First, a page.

Each year about this time, I get nervous about Christmas.
My girlfriend, Gay, has already bought her Christmas gifts and has them wrapped by mid December.
I'm the sort of person who worries all month long because I don't know what to buy. Every year it's the same old story.
One of my longtime friends always says, "Christmas comes the same time every year.".
What's she's hinting at is that I shouldn't be caught off guard and I should be prepared because Christmas is always December 25. Every year.
I know that, but I don't know what to buy as gifts for all those people who don't need anything anyway. We get caught in the trap of buying and buying, running up credit cards, and joining the frantic crowds who are doing the same thing.
Shouldn't Christmas be for kids?
Do we really need to buy a Mickey Mouse necktie for grandpa and a designer handbag for grandma?
Shouldn't the Yuletide be more about family and fellowship, instead of tinsel and glitter?
Yes, I have a little tree this year. I haven't decorated my 6-ft tall tree in four years because it's too much trouble. I've opted for a small fiber optic tree that can be set up in ten minutes.
Yes, I like Christmas. I like the outside Christmas decorations and the live nativities and Christmas cantatas and candlelight services.. But the long shopping lines and the holiday traffic congestion is not my cup of tea.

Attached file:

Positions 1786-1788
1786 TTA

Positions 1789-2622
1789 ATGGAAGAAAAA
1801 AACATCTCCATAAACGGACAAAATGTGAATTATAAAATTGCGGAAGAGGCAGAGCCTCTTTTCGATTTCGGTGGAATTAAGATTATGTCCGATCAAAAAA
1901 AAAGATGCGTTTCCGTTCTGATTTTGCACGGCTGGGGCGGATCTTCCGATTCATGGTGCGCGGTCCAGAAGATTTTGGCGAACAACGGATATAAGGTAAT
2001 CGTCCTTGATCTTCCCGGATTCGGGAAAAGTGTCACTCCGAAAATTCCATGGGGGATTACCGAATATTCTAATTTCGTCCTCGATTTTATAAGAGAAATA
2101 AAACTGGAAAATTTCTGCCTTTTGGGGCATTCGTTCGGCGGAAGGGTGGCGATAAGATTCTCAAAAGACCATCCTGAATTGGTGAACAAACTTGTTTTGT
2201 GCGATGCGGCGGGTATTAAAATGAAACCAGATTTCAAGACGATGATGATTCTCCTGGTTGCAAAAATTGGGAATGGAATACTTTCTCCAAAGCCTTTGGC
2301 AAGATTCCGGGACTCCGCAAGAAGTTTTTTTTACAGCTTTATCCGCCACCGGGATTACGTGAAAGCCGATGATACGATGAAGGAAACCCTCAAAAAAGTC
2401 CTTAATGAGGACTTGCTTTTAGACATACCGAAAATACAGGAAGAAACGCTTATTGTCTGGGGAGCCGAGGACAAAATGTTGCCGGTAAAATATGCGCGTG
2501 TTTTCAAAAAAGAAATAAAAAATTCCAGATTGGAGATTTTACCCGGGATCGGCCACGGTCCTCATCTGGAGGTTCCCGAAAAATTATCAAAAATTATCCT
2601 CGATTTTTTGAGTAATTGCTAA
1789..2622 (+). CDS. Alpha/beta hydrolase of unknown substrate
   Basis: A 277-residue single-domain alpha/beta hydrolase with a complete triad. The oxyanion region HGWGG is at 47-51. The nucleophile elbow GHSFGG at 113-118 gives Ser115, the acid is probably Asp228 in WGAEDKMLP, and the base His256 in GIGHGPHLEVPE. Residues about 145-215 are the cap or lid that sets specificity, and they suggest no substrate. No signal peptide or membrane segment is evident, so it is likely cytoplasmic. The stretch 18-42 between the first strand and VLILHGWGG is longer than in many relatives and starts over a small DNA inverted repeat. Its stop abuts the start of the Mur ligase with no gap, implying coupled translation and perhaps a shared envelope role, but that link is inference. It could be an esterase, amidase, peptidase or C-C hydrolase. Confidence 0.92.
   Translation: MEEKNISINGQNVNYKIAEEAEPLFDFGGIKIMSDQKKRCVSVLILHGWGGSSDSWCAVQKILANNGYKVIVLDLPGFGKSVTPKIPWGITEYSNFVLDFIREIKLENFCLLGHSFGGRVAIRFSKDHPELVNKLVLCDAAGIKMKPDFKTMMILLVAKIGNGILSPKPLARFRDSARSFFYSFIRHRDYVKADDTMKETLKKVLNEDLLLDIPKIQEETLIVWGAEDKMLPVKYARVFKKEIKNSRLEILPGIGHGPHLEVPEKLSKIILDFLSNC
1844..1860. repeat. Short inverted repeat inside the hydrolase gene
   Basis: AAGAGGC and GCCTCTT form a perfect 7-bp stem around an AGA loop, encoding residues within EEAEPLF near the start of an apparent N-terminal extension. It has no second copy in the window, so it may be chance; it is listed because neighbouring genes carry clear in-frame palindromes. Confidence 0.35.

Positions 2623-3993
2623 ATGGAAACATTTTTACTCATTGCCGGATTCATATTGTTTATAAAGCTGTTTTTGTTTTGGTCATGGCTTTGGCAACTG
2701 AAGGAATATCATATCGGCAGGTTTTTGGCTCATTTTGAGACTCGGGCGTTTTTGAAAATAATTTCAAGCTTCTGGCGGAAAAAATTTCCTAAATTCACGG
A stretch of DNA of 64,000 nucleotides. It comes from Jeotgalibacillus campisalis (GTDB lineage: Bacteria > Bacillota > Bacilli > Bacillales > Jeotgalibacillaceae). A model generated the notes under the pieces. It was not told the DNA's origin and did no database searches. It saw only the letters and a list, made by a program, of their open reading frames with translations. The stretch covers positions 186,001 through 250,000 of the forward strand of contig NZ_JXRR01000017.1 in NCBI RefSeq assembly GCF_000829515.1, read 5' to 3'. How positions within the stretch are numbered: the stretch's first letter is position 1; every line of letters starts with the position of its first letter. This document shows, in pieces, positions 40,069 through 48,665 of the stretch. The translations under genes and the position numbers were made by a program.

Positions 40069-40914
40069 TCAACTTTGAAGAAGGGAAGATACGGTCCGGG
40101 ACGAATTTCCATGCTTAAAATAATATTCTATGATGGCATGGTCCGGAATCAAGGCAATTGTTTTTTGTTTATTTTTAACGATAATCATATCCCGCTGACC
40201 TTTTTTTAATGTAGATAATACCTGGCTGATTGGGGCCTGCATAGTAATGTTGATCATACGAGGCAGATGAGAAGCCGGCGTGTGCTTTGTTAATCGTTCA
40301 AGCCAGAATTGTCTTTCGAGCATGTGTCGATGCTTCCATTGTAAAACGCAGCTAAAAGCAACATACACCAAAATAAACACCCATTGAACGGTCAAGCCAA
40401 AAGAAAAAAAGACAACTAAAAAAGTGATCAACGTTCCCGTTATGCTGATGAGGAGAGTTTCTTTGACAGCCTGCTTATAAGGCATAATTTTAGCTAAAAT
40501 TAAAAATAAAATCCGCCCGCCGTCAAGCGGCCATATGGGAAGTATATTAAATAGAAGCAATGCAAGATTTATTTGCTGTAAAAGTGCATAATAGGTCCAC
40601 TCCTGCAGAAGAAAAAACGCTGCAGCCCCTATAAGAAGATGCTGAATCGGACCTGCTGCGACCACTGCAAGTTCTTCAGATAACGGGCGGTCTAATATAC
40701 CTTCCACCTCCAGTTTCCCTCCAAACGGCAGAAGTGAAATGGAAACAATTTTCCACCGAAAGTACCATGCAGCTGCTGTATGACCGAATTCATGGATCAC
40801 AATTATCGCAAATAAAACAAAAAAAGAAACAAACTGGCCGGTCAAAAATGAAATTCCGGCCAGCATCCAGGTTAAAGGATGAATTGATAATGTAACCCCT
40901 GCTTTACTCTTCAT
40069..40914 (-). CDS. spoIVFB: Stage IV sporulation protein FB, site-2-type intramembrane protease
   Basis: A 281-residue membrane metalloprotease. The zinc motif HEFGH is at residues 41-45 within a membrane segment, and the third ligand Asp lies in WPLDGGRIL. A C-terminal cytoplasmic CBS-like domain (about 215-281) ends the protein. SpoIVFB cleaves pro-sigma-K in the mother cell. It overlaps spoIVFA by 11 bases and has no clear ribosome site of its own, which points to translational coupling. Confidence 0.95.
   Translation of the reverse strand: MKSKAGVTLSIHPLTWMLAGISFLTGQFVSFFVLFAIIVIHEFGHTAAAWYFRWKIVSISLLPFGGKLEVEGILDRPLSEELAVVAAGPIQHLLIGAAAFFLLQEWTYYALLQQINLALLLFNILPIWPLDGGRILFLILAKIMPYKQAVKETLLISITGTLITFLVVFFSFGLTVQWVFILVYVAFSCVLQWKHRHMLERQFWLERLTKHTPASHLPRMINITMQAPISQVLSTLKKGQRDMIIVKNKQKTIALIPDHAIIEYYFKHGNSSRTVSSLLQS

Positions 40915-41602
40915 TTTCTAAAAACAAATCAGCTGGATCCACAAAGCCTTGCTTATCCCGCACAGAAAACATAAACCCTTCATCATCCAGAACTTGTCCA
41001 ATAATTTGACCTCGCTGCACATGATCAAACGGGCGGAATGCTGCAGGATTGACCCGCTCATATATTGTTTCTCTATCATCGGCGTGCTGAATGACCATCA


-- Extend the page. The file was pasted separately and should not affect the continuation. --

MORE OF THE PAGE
I guess my mom loved Christmas more than anyone. Even when she was 90 years old, she couldn't wait to open her gifts. If anyone left a gift for her, you can be assured she had it open the minute the gift giver stepped out of sight. If she received gifts at a family Christmas reunion, she'd open them in the car on her way home. She just couldn't wait for Christmas day.
My dad was just the opposite. Sometimes the gifts he received were left unopened long after Christmas had passed. Eventually, he would get around to opening them. If the gift was a set of work clothes, he'd wear those in his workshop. He liked gadgets but he usually bought those for himself
He liked to disguise gifts he bought for us kids. He'd put some nuts and bolts in the package so that when we shook it, we would be puzzled. Another time, he stuck a $100 bill in the top of a small toy train caboose. We never knew what he might come up with. I do remember when I was a teenager that he bought a delicate engraved gold bracelet for me. I was so surprised and pleased that he had gone to the jewelry store and personally picked it out for me. I kept it for years, even after the clasp broke.
Each Christmas I think about what my friend said about Christmas being the same time each year.
She's so right. It doesn't matter if we have broken someone's heart or if ours has been broken, Christmas goes on. It doesn't matter if death has come to our spouse or a beloved friend, Christmas comes around, just like always. Whether we move across country, or serve our country in Afghanistan or somewhere else, we will celebrate the birth of the Christ Child.
No matter the circumstances, Christmas abides.
So finish up that last minute shopping and wrapping.
Christmas is here, right on time.